There are too many lessons to learn from the EU on democracy and human rights! That is what comes to our mind first after the announcement of the first report prepared by the EU Fundamental Rights Agency, which last year replaced the European Monitoring Center on Racism and Xenophobia (EUMC).
According to the report of 2008 which the EU Fundamental Rights Agency prepared and submitted to the European Parliament, the EU failed the struggle against racism and discrimination. When you look for a job or a house or make a research about the education opportunities in the EU countries, you see that your ethnic origin is of great importance. What is more, if your name sounds like a foreign name, you may even face discrimination.
The Agency, which was established as a control mechanism in the struggle against discrimination in employment, accommodation, education, health and other fields in the EU, found out that racism, discrimination, and violence and aggression based on racism have become a part of life for the people in Europe. Besides, it also determined that there had been an increase in the racist violence and crimes in at least eight countries of the 27-member EU in the last six years.
What is interesting is that despite the racist escalation in Europe, one cannot see any criminal sanctions due to such practices in Denmark, the Czech Republic, Germany, Estonia, Greece, the Greek Administration of Southern Cyprus, Lithuania, Spain, Poland, Luxembourg, Portugal and Slovenia. The EU Fundamental Rights Agency expressed that the existing legal tools were not used properly against racism and many parts of the "EU's race equality directive" were not fulfilled in these countries. Moreover, it was underlined that should there be a complaint about the racist treatments in the Czech Republic, Luxembourg and Spain, there was not a related commission to handle the issue.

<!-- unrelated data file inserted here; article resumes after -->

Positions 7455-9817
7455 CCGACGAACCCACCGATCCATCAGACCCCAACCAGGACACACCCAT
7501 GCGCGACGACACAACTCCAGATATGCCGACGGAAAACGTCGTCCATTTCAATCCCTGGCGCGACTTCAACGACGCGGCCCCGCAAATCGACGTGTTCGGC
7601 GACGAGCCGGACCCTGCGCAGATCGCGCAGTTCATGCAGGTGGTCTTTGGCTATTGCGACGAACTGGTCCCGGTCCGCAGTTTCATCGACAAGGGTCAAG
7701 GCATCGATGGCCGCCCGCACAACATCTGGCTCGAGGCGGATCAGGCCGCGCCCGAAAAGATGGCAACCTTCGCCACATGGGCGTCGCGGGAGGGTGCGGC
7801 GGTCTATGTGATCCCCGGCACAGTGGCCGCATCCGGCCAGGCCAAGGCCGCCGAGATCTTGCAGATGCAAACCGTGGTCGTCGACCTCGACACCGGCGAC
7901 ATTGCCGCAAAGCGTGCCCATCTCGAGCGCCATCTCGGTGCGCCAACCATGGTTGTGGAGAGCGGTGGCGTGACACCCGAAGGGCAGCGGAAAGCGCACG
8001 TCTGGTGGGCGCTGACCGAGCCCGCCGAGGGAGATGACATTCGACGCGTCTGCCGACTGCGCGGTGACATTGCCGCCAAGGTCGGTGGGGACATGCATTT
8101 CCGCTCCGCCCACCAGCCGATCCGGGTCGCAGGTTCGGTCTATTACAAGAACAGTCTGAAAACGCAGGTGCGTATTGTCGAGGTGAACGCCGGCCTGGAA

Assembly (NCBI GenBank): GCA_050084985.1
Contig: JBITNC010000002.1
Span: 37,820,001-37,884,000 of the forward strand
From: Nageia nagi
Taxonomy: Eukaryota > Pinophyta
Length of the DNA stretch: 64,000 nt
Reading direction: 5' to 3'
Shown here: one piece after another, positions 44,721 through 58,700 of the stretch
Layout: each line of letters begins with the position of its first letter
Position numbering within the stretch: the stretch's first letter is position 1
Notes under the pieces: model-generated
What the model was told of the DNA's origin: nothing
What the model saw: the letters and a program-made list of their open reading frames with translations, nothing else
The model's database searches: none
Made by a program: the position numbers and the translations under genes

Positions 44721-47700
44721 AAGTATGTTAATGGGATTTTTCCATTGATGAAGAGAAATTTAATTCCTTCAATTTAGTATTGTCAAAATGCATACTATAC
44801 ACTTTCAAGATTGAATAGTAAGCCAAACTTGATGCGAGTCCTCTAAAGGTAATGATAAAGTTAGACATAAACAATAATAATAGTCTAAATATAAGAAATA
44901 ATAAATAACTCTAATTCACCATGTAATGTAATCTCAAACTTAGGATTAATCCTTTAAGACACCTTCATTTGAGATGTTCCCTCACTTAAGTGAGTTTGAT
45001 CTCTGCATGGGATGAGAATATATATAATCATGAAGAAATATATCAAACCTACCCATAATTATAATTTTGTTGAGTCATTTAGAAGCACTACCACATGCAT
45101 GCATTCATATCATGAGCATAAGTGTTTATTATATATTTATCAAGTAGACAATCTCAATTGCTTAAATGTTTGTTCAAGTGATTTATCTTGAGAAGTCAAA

Therefore, it is difficult to get a real picture about racism which became widespread throughout the EU. As it is explained in the report, the dimension of the ethnic violence in the European countries cannot be estimated accurately due to the lack of data at national level. It was reported that governments were not successful in gathering information on racist crimes, and five EU members had not published any data for the period of 2005-2006. Thus, one cannot talk about transparency in the EU.
Meanwhile, Agency Head Anastasia Crickley expressed that although most of the member countries signed the agreements, they were reluctant to make any attempt to solve the problem and to implement the legal regulations in line with the principle of equality. So, one cannot figure out whether the calls of A.Crickley to the European Commission to ensure that its member countries pay more attention to fulfill the EU's race equality directive will be effective.
It is not customary for the EU to criticize its own institutions for their practices in the EU. It seems that foreigners going to Europe for better living conditions cannot expect anything but discrimination and violence. In short, in Europe, racism and discrimination are in, but tolerance is out.